Mindy Lee

Mindy Lee lives and works in South London. Lee studied at Cheltenham and Gloucester College of Higher Eduction, where she gained a BA (Hons) in Fine Art Painting in 1999, and went on to study at The Royal College of Art London, where she later gained her MA in Painting in 2004. Lee also curates and runs the Blyth Gallery where she exhibited her collection of work ‘Better out than in Venus’. In an interview with WIA, Lee described her creative process as “Autobiographical stories (exploring inner and outer states.) Shifting and slipping moments that depict figures as a beautiful grotesque. Their interactions often involve a power play, love and struggle, humour and loss, or a reflection on shifting identities.” Lee also enjoys painting with acrylic on a wide variety of surfaces including different fabrics, and textiles, as well as plates.

Exploring tondo’s and works on circular or oval surfaces I decided upon the above works by Lee, ‘Better out that in Venus’ and ‘Margaret’, painted with acrylic on aluminium plates. As Lee describes above in her creative process I do sense a beautiful grotesque nature in these creations. ‘Margaret’ seems more wistful and light, where as ‘Better out than in Venus’ has a gritty tone, due to the positioning of the woman, with her feet facing us, my immediate response is that this woman is perhaps laying down from one too many drinks! The painting surrounding the body feels confusing and chaotic which might represent the woman’s state of mind. I also wonder about the title ‘Better out than in’ originally when I saw Venus I immediately though of the classic painting ‘The birth of Venus’, and the whisper of ginger hair seems to confirm this, is she referring to the actual birth? Or is my initial reaction more apt – has she vomitted in her drunken stupor and its ‘better out than in’? I’ve tried to research this collection in particular but found difficulty in making more sense of it other than my initial reactions.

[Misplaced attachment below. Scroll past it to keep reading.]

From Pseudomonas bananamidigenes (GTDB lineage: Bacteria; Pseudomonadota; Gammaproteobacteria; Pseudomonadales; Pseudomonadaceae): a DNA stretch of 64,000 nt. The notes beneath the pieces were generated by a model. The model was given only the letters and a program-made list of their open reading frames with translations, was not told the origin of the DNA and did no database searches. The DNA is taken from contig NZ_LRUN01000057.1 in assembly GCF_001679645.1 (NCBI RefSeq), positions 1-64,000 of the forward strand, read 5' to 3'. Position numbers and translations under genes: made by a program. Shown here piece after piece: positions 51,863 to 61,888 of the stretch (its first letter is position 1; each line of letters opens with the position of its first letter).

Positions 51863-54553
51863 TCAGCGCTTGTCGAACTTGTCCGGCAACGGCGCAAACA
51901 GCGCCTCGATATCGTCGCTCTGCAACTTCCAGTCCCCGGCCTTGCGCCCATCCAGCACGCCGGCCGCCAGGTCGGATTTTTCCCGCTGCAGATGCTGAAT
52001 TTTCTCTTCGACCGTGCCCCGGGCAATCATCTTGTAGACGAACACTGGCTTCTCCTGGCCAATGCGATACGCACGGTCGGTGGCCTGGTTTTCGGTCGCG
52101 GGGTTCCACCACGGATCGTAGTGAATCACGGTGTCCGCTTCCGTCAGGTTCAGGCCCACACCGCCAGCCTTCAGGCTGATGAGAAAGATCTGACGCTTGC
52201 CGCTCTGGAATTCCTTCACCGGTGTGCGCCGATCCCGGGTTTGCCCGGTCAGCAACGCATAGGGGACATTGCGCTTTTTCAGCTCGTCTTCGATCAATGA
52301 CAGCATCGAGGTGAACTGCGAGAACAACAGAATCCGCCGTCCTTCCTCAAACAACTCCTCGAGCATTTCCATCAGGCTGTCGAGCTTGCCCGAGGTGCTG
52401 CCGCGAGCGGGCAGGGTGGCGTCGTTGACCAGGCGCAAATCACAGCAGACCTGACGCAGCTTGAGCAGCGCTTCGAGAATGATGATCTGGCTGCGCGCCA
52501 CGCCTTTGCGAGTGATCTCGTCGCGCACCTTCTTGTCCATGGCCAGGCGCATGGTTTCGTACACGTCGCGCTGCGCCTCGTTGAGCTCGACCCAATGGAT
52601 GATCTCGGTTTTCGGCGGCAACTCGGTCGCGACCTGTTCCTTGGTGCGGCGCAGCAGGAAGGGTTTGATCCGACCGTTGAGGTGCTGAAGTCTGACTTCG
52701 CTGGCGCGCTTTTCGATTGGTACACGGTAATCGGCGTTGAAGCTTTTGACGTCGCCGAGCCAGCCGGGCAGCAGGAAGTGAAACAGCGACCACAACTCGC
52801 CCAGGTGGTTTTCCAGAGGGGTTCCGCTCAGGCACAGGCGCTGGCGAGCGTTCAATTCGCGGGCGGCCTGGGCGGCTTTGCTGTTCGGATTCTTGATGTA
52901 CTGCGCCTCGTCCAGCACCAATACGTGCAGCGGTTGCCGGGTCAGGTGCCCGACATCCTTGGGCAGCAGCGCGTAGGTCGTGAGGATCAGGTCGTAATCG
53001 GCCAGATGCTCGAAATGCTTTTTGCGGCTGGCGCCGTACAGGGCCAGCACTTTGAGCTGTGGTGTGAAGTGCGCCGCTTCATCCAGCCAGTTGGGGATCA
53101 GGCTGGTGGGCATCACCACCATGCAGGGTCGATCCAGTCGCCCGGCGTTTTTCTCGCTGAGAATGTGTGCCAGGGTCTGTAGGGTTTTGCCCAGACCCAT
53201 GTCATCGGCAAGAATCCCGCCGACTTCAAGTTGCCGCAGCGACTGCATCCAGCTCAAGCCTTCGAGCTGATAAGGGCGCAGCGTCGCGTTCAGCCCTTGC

The Birth of Venus, 1486, Sandro Botticelli

Thinking about my response to the works of Lee I decided to research a little more into the classical painting of ‘The Birth if Venus’ by Sandro Botticelli. According to the Ancient History EncyclopaediaIn Roman mythology, Venus was the goddess of love, sex, beauty, and fertility. She was the Roman counterpart to the Greek Aphrodite. However, Roman Venus had many abilities beyond the Greek Aphrodite; she was a goddess of victory, fertility, and even prostitution. According to Hesiod’s Theogony, Aphrodite was born of the foam from the sea after Saturn (Greek Cronus) castrated his father Uranus (Ouranus) and his blood fell to the sea. “

This connection to the goddess Venus correlates with Lee’s creative process as Venus then becomes a symbol of femininity, identity, love and fertility, although the positioning of Venus in Lee’s work transforms her into something more real and human.

Once I had created the tondo photographic image of ‘The Birth of Venus’ I set about recreating the image on a paper plate. I used watered down acrylic, painting it in layers. It tended to sit on the surface a while, I think this was because the plates were coated in some kind of waterproof sealant to increase the life of their usage, which meant I had to be quite patient in allowing the layers to dry. I purposefully tried to use a painterly style more in line with the works of Lee, although upon reflection Lee leaves space on the plate for Venus to breathe, and I have covered the entire circular surface, depicting the classical image. I wonder how the image would feel if I had only perhaps painted Venus on the scalloped shell, and was a little more restricted in my use of bold colour.

3 thoughts on “Mindy Lee

Leave a Reply

Fill in your details below or click an icon to log in:

WordPress.com Logo

You are commenting using your WordPress.com account. Log Out /  Change )

Twitter picture

You are commenting using your Twitter account. Log Out /  Change )

Facebook photo

You are commenting using your Facebook account. Log Out /  Change )

Connecting to %s